Once the module work is completed, CleanGredients will list all of the fragrance companies that have the capabilities to produce DfE fragrances. Topher is open to suggestions on how this would be the most meaningful to the formulators and Fragrance houses.


Dr. Adamson presented a very thorough paper with a complete grasp of the subject matter along with suggestions. This presentation represents a compassionate and corporate viewpoint.
Greg started by affirming his personal and considered opinion that fragrance materials are very safe and not just for water but air and soil.

He does feel that better communication might solve the misunderstandings over sustainability because it is always evolving and could mean about anything. But he stated it is not about marketing but solid scientific positioning that includes balance; lifestyle thinking; chemistry; and managing perception. 

Greg also stated their is enough data for QSAR modeling, just build the models early in the process. He would like to see from Givaudan and other suppliers more efficient process chemistry; high impact odor molecules; environmental testing on biodegradability; reduction or reclaimed solvents; renewable feed stocks and waste reduction; upfront regulatory and toxicology. These are his safest options.

But he offered that safety in use has defined standards and sustainability and biodegradability is not yet defined. And the USA consumer is not yet convinced on any definition which includes synthetics vs naturals. Greg did vouch on naturals safety record if used in the right way.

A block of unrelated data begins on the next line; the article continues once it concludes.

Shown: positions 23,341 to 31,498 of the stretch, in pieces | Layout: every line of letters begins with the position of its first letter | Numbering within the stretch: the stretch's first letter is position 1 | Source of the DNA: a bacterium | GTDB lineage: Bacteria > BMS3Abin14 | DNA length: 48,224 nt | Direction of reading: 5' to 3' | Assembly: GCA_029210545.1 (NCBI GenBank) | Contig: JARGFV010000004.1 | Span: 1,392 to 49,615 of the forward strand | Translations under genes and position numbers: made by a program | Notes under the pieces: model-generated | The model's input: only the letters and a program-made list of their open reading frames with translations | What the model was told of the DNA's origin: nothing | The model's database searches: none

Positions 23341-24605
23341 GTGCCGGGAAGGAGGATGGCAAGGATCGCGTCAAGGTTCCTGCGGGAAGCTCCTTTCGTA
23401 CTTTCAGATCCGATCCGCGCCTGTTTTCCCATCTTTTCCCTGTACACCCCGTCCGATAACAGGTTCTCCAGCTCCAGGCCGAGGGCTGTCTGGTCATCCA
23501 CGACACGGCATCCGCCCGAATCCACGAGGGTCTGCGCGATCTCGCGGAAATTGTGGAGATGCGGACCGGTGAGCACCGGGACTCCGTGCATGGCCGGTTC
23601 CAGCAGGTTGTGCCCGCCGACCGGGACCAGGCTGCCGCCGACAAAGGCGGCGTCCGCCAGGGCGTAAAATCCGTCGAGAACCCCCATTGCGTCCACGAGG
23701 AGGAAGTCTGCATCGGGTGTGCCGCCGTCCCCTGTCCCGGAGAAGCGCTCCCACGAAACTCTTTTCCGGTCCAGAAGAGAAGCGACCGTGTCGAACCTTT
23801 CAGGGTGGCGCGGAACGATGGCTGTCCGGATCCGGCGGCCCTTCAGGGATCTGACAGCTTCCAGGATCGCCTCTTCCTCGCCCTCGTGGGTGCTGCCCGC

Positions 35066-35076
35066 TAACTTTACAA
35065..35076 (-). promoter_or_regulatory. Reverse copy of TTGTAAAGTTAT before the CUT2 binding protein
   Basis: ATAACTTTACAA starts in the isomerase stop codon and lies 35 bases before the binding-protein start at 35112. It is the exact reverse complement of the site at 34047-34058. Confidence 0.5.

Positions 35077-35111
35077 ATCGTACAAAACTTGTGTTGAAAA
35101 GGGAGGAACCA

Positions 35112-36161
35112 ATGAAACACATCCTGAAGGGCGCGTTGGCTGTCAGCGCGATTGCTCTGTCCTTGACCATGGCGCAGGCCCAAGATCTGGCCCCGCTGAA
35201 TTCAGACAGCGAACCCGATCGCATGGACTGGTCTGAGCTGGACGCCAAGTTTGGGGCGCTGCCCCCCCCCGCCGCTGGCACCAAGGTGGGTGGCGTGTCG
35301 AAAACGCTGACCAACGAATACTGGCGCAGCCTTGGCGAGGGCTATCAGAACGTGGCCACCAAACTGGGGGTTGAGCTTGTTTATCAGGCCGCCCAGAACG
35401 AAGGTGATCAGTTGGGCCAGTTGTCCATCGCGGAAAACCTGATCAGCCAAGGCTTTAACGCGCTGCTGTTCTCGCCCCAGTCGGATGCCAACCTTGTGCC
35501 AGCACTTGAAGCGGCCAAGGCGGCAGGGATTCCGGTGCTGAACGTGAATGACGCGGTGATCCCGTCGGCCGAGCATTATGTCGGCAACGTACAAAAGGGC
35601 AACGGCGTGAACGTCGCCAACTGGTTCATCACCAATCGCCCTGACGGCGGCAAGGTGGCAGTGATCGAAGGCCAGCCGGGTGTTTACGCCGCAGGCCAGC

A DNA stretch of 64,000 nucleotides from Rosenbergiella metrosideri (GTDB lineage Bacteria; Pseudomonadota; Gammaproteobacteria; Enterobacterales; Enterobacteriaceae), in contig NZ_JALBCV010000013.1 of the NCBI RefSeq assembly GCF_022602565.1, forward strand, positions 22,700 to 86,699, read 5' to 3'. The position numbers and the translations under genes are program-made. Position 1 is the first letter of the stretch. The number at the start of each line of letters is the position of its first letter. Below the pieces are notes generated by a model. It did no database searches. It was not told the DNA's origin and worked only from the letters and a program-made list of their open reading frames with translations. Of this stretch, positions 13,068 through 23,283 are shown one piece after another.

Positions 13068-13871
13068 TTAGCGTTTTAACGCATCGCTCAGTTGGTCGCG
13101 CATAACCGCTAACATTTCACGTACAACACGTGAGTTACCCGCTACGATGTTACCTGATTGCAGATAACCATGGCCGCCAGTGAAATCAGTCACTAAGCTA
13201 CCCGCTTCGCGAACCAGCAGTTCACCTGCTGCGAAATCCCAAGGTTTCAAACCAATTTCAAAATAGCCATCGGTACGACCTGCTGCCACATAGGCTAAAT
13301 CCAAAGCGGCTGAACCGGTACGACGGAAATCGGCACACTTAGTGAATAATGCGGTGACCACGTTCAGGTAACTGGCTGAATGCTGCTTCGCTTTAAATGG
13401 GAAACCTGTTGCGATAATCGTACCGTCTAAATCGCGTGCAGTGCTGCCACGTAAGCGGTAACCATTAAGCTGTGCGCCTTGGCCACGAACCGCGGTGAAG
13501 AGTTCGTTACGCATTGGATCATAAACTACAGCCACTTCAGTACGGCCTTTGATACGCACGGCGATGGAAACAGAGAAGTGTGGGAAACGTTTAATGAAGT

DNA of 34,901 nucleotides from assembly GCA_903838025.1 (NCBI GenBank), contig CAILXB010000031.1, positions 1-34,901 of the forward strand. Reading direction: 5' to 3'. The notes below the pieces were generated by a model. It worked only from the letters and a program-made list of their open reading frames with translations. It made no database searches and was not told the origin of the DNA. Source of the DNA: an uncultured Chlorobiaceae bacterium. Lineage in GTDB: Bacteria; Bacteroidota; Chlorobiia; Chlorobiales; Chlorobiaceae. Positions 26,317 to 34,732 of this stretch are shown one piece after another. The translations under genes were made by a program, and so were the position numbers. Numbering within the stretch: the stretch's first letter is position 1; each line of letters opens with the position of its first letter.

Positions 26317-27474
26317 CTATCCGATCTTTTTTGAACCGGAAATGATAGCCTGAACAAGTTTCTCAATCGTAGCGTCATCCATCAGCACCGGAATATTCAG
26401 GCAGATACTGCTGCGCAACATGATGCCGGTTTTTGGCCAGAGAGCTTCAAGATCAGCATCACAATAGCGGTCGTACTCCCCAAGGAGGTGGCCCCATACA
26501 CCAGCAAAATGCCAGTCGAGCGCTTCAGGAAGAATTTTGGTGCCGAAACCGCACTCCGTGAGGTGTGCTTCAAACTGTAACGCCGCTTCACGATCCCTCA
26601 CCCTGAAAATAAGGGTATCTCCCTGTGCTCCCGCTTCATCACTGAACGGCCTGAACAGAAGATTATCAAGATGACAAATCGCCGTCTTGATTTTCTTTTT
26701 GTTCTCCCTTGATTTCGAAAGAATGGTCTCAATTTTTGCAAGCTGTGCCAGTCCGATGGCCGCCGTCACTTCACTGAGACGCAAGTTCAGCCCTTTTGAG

Greg's basic appeal was to embrace holistic science as the new paradigm. Holistic science is based on the phenomenon of inter-connectiveness at all levels. 

When I summarize, this is one of the presentations worthy of comment.

EVALUATING FRAGRANCES IN CERTIFICATION, Mark T. Petruzzi, VP of Certification & Strategic Relations, Green Seal

Green Seal is focused on products used in public spaces. These areas have to employ standards to protect the vulnerable. To do so Green Seal wants more disclosure for their product labeling. Mostly they go above and beyond and fragrance free is always the fall back. There is a difference between retail products of which 99% has fragrance. Whereas I&I cleaners, Green Seal's focus, more then 50% of certified products have a fragrance free variant.

Whether a product is rinsed off or leave on Green Seal is concerned about chronic inhlation  and sewage treatment standards. Naturals are of concern as 90% of the standards are ingredient based.


Bill gave a very spirited presentation that should also be downloaded when available. He drew initially the example that most folk are exposed to the EPA through the pesticide registration program. Pesticides like drugs are designed to kill therefore safety is important. In the programs like DfE the reviews are based on risk assessment. In his 30 plus years most chemicals, 40,000 tested to date, have no data. And the EPA has only 90 days to predict important properties based on chemical structure. 

Mr. Waugh talked to the future and said a program has already been road tested (beta) with select chemical companies. A demonstration is forthcoming at Givaudan's Hanover facility in the next couple of months. It is based off a PBT profiler.

The profiler has been peer reviewed and cost $100 mm in resources. It also identifies chemicals of concern. Essentially for new/ all chemicals the program finds a chemical that is close and has data on human health which starts the analysis. It is EPA's job to drive risk reduction. This is referred to as Pollution Prevention (P2).